Days before the launch of the tribunal, Saad al-Hariri signalled that his Future Movement will not share power in a unity government if Hizbollah and its allies win the election. Although other March 14 leaders may still favour a power-sharing agreement, Hariri’s remarks suggested that elections are unlikely to produce a repeat of the broad unity governments that have dominated in Lebanon since the 2005 elections.

March 14 leaders such as Walid Jumblatt and Samir Geagea have openly stated their expectation that the tribunal will lead to incrimination of Syrian top officials. The return of fiercely anti-Syrian rhetoric to Lebanese politics comes after a period when many leaders appeared to be accepting a Syrian-Lebanese rapprochement. It will have a polarising effect on Lebanese politics.

As the court begins its work, political comments will provide fuel for disagreement and add to the expected rise in sectarian tensions surrounding the elections.

In a worst-case scenario, victory for a Hizbollah-led coalition in the June elections could put the Lebanese government’s full support for the tribunal in jeopardy. The court has a budget for this year of 40.3 million euros (50.7 million dollars) of which Lebanon pays 49%. If Hizbollah was indeed to abandon Lebanese support for the tribunal, it would spark a serious political crisis. However, it is probably more likely that Hizbollah would stick with the tribunal. 

The first UN investigator to investigate the assassination, Detlev Mehlis, has recently, in an interview with al-Hayat, restated his belief that the plot’s complexity suggests that Syrian and Lebanese intelligence services played a role. In contrast, his two successors as chief investigator, Serge Brammertz and Daniel Bellemare, have revealed little about the progress of the investigation. However, since a date was set for the court’s opening by Bellemare, who now assumes the role of general prosecutor, it has been clear that the investigation has gathered enough material to begin the process, which will eventually lead to hearings and trials.

Despite the politically explosive content of the case, the actual workings of the court look set to be slow and arduous, for the following reasons:

– The court’s work is likely to take at least four years to finish, and progress may be slow. Robin Vincent, the tribunal’s registrar, has made it clear that formal charges or trials should not be expected before 2011.

– No judges have yet been named and the court still has no rulebook for prosecutors and judges. The appointment of Lebanese judges has been extremely controversial and remains unfinished.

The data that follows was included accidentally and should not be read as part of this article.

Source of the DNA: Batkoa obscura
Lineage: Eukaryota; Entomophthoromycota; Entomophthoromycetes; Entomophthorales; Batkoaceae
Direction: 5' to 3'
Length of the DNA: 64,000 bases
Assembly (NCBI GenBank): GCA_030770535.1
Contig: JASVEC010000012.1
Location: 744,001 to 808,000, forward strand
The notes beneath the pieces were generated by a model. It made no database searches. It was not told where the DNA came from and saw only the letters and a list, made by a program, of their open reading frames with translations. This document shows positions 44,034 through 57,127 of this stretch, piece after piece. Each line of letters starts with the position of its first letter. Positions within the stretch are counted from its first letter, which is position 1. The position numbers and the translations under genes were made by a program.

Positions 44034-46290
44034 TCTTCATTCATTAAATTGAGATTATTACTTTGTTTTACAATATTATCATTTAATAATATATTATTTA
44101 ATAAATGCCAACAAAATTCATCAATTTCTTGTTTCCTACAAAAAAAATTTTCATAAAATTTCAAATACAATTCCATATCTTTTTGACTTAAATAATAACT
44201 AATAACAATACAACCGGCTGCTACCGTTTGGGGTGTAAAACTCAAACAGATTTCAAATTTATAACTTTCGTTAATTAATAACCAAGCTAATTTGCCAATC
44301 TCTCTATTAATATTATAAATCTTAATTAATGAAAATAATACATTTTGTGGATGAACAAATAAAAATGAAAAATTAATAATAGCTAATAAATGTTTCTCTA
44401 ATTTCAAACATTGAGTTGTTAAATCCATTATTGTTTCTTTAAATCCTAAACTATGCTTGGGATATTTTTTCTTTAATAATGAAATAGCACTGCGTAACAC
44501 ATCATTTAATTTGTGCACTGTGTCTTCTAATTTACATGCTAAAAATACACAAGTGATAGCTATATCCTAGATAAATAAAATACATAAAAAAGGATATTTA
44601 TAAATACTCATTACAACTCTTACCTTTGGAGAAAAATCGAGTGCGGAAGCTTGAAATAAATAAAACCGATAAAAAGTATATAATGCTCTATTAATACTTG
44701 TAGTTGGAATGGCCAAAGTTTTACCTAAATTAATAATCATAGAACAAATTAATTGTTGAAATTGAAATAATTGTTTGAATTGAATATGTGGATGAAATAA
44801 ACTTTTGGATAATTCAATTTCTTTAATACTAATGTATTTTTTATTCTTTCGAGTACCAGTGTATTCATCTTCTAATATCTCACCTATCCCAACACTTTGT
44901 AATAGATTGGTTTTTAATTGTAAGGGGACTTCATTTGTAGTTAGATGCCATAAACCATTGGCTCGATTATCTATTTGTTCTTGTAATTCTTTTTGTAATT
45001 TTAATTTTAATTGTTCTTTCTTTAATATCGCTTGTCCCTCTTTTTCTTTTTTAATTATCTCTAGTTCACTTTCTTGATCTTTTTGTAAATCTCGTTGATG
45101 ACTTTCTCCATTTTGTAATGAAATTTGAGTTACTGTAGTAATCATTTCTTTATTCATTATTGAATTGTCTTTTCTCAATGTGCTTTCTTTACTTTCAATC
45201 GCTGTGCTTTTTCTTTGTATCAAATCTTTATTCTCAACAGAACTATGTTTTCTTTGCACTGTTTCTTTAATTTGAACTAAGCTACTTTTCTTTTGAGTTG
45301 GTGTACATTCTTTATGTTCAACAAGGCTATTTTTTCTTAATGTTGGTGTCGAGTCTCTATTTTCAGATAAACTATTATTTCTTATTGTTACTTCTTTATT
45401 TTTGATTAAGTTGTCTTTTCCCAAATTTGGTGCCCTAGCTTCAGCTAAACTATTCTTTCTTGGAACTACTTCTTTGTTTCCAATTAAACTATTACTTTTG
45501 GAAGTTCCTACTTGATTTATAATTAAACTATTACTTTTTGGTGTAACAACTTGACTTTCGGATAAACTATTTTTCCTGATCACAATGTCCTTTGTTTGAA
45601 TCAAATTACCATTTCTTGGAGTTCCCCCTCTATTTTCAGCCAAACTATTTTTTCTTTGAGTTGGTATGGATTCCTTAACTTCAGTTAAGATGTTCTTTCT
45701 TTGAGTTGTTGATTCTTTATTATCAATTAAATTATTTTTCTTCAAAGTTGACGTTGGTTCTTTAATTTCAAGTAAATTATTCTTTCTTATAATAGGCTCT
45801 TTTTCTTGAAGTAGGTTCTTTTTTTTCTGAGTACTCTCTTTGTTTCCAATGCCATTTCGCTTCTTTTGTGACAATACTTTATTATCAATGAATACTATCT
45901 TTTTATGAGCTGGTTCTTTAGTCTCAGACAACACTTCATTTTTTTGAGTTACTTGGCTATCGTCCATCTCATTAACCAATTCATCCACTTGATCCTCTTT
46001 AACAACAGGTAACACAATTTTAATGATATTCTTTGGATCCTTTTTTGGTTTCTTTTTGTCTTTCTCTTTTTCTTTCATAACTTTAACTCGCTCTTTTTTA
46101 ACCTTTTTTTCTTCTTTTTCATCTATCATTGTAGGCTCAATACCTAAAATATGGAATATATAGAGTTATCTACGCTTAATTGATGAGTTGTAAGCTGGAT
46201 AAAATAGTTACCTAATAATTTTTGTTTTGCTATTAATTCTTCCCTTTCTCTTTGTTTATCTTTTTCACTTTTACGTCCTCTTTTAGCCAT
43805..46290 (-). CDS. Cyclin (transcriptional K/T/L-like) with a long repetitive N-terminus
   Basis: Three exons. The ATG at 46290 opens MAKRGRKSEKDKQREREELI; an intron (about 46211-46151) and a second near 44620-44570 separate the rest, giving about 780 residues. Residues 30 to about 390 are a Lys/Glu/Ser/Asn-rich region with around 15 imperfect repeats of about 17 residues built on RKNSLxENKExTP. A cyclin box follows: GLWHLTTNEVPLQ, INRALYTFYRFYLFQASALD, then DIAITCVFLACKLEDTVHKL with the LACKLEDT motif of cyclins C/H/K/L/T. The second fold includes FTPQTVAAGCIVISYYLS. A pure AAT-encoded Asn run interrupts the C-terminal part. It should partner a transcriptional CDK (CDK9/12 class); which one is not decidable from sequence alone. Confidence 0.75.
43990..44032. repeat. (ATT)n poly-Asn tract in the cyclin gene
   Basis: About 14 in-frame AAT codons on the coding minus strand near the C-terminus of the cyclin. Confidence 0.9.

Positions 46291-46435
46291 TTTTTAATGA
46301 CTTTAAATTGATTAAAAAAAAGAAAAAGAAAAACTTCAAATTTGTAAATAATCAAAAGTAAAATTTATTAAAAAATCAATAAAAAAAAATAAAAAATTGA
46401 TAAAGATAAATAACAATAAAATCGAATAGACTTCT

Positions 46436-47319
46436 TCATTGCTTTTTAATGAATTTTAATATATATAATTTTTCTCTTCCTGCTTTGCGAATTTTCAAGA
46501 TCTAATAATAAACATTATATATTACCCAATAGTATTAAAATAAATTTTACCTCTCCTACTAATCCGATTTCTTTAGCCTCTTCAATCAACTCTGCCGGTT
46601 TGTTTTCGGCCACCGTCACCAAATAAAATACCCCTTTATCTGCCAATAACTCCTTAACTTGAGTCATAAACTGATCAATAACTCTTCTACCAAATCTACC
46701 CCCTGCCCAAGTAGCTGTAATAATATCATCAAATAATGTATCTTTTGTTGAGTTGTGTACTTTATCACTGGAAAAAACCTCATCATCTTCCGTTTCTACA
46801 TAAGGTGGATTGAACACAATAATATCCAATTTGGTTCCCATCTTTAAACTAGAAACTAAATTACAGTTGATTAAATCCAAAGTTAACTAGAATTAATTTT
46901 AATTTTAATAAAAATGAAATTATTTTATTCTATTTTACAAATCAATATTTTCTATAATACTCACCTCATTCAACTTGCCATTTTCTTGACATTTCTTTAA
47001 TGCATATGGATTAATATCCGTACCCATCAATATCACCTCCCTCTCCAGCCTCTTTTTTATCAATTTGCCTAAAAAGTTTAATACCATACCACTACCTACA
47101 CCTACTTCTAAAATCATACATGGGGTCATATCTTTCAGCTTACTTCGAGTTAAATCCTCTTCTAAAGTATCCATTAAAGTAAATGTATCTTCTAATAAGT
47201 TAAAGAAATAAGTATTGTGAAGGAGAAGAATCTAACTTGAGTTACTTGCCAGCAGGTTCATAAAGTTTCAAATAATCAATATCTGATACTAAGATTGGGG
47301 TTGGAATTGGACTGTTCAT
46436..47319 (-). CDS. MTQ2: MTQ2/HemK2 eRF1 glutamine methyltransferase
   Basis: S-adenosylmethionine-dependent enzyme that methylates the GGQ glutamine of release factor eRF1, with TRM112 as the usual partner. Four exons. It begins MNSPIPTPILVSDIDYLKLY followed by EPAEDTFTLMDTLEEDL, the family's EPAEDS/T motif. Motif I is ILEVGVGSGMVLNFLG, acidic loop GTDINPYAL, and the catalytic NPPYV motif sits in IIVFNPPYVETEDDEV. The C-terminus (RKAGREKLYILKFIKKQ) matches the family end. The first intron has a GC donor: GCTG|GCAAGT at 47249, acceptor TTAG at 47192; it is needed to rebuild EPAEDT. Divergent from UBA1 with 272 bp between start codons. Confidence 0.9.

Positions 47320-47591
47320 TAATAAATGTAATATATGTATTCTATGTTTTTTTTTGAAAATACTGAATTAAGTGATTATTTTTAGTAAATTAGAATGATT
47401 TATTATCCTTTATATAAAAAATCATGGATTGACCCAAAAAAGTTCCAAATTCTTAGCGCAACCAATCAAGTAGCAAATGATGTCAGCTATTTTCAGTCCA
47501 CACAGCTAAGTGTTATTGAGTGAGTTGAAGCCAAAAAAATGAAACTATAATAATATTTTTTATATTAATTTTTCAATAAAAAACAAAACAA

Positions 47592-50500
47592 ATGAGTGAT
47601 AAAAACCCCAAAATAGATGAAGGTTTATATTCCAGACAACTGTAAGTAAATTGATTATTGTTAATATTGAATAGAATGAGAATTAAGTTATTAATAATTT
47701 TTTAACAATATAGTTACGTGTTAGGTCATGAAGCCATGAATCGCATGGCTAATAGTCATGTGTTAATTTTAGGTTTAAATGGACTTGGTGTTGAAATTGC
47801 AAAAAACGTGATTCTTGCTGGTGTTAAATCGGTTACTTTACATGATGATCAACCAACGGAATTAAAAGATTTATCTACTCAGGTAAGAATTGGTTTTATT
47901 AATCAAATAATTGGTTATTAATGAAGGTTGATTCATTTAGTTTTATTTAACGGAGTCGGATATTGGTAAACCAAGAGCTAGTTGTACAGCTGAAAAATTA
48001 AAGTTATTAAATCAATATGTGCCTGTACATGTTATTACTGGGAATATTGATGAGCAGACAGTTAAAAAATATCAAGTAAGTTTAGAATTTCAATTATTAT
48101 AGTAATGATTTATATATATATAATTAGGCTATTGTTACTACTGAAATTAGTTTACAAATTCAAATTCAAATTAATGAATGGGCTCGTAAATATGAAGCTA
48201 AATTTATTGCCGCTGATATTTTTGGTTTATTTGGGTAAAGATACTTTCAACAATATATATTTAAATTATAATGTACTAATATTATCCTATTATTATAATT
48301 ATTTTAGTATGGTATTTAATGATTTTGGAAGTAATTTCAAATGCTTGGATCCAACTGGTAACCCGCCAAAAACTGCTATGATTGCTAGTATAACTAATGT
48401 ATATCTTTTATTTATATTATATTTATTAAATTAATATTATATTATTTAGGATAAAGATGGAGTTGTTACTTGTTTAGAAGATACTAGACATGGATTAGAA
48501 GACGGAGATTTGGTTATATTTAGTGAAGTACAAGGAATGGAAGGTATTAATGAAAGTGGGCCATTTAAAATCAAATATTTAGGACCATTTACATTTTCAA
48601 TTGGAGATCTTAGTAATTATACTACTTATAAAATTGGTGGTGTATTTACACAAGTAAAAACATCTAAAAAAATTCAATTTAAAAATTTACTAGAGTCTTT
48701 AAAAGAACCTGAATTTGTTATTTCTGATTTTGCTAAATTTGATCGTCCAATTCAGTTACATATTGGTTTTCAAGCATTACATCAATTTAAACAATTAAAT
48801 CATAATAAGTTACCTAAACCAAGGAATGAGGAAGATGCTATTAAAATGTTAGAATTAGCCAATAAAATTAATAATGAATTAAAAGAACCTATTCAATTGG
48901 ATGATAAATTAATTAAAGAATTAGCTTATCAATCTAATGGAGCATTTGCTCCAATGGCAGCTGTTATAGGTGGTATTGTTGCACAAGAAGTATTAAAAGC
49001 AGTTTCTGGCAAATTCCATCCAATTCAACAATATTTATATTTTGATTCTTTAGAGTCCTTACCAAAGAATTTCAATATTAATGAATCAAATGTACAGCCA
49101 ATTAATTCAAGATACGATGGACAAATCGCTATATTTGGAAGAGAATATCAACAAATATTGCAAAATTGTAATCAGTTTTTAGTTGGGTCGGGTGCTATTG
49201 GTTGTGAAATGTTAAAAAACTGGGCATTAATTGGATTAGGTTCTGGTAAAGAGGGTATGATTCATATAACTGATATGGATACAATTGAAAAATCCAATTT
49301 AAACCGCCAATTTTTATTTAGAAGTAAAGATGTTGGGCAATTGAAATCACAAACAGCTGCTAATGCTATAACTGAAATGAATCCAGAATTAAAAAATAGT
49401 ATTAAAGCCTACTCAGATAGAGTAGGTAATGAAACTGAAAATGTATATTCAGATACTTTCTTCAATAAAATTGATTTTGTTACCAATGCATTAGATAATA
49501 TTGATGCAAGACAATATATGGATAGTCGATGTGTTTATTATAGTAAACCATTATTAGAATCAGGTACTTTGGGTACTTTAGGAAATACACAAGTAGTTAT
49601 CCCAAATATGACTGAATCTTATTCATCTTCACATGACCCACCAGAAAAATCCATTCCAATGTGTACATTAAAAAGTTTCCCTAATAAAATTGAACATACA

– Syria is unlikely to cooperate and freely hand over suspects, which could slow down the proceedings considerably. Vincent has said that the tribunal could hold trials in absentia, but it is questionable how effective such trials would be.

Despite its likely slow progress, the Hariri court will inevitably throw negative light on Syria. That is particularly troubling for Damascus as it seeks to make real the many promises of a speedy thaw with the new US administration.

Western powers expect Syria to work actively against the court and have in response formed an ‘administrative committee’ consisting of the United States, United Kingdom, Italy, Germany, France and Japan, to ward off diplomatic pressure on the tribunal. The Syrian leadership, for its part, will continue to reject all charges while maintaining a semblance of cooperation with the UN.

While the Hariri court may weaken President Bashar al-Assad’s image as a moderate whose central position is vital to US Middle East policy, he will seek to balance the pressure by stressing Syria’s ties to Hamas, seen as crucial for Palestinian reconciliation and a renewal of Palestinian-Israeli peace talks; to Hizbollah, which will emerge in a new and more official role in charge of Lebanon’s government if it wins the June elections; and to Iran, whose nuclear file tops the Obama administration’s list of pressing issues in the Middle East. Syria, as always, will play the “centrally placed” card. And get away with it, most likely.

The more troubling question is how polarising the tribunal will be in Lebanon here and now. Certainly, the results of the Hariri tribunal will not materialise for several years, and only when they do can we start to debate its regional influence. But there is a strong chance that its effects in the short term will be to polarise Lebanese politics and hinder the formation of a unity government after the June elections.


For those of you in Copenhagen, I will be speaking about truth and reconciliaiton in the Middle East today, here.